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  Félix Peña

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 U.S. Argentina monitor - Americas Program | Mayo de 2004

A negotiation that is losing its course

What appeared as an interruption of the Puebla meeting held in February finally seems to have been a failure. Several informal meetings, oriented to facilitate the conclusion of the second part of the meeting were unsuccessful.

What is certain is that the FTAA negotiations are facing difficult times. Hardly anyone believes today that the negotiations will conclude at the end of this year, as was originally foreseen. Perhaps this demonstrates that not all countries involved have obtained enough domestic support to undertake the kind of commitment necessary to commit to the FTAA in the terms set out in Miami in 1994. It may also mean that the architecture outlined in Miami last November was overly ambitious, as was the original plan.

June 2005 appears now as a reasonable time to conclude negotiations. Three reasons allow us to expect it, even though some analysts consider it too optimistic.

The first reason is that a sensation of movement rather than paralysis could be perceived in Geneva, at the end of the recent meetings on the agricultural issue. It seems possible to obtain substantial progress, and even to conclude the WTO negotiations, if not at the end of this year at least by the middle of next year. The steps taken by the negotiators between now and June could eventually confirm this relatively more optimistic scenario.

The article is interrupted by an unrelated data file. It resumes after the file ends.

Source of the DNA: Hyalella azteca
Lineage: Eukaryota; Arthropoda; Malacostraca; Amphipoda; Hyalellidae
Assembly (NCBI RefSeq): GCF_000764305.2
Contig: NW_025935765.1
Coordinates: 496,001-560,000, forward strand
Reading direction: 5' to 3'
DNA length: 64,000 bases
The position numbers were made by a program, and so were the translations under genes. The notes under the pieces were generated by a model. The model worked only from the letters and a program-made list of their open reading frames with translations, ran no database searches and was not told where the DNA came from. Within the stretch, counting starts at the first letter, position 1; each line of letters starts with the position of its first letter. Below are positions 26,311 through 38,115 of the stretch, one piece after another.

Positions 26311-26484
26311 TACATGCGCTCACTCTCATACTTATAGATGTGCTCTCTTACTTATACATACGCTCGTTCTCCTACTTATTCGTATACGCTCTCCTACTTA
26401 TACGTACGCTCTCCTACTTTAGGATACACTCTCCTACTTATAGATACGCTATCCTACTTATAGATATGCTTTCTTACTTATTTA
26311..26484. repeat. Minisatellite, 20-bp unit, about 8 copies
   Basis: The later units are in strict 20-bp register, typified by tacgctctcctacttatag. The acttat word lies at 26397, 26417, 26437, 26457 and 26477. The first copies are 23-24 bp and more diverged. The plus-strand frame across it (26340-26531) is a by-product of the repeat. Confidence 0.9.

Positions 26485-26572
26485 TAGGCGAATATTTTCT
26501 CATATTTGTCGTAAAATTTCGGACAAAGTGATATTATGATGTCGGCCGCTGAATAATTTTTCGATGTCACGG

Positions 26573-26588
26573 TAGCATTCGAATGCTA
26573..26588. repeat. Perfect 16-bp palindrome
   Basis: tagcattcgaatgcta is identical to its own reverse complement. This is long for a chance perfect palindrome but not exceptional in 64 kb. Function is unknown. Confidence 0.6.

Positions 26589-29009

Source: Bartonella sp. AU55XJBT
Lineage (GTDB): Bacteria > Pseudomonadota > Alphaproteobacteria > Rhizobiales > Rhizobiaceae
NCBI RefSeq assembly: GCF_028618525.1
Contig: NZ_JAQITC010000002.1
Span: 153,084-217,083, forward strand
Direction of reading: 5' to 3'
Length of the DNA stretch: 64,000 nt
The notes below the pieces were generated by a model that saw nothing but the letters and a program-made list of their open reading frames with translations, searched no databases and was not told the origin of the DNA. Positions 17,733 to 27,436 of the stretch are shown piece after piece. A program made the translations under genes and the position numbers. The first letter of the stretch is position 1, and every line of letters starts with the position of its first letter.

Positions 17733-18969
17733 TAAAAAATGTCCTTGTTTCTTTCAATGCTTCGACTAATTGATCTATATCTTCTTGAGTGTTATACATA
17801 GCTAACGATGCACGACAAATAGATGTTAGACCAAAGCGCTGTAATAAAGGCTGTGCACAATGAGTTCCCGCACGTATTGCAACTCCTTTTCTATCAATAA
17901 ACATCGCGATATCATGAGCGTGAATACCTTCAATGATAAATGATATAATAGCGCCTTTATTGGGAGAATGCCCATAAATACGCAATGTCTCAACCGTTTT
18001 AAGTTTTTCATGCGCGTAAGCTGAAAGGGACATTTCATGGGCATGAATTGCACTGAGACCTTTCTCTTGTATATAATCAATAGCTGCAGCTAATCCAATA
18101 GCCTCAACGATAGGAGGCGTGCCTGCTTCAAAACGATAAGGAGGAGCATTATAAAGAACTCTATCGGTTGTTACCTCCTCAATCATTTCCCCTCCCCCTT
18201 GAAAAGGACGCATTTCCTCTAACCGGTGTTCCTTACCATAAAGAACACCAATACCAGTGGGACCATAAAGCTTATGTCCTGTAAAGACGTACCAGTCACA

The second reason is that, once the elections in the United States are over, the hemispheric negotiations could receive a new political push. Such a push appears to be fundamental to insert the negotiations within the framework of the necessary strategic vision, which to date seems to be missing. The preparation of the next summit of the Americas could offer the opportunity for the insertion of trade negotiations within a wider strategy, in accordance with the profound political challenges observed today, especially in South America.

And the third reason is that, in all likelihood, all the principal actors would like to see negotiations progress before the expiration in mid-2005 of the present mandate given by Congress to the President of the United States through the Trade Promotion Authority. Many analysts consider that an extension would only be possible if the negotiations at the WTO and the Hemisphere were well oriented and at an advanced stage.

But recent failures in the FTAA negotiations have made a basic problem obvious. More than a question of terms it seems to be a question of direction. The belief that strategic objectives had been established for good, first in Miami in 1994 and then again in November last year, now seems unfounded. Which objectives are sought? What is the imaginable and possible architecture for hemispheric free trade? How can it be achieved in a reasonable time frame? Is it possible to combine within the same framework such different interests and realities, such as on one hand the largest world economy and on the other hand, for example, Haiti?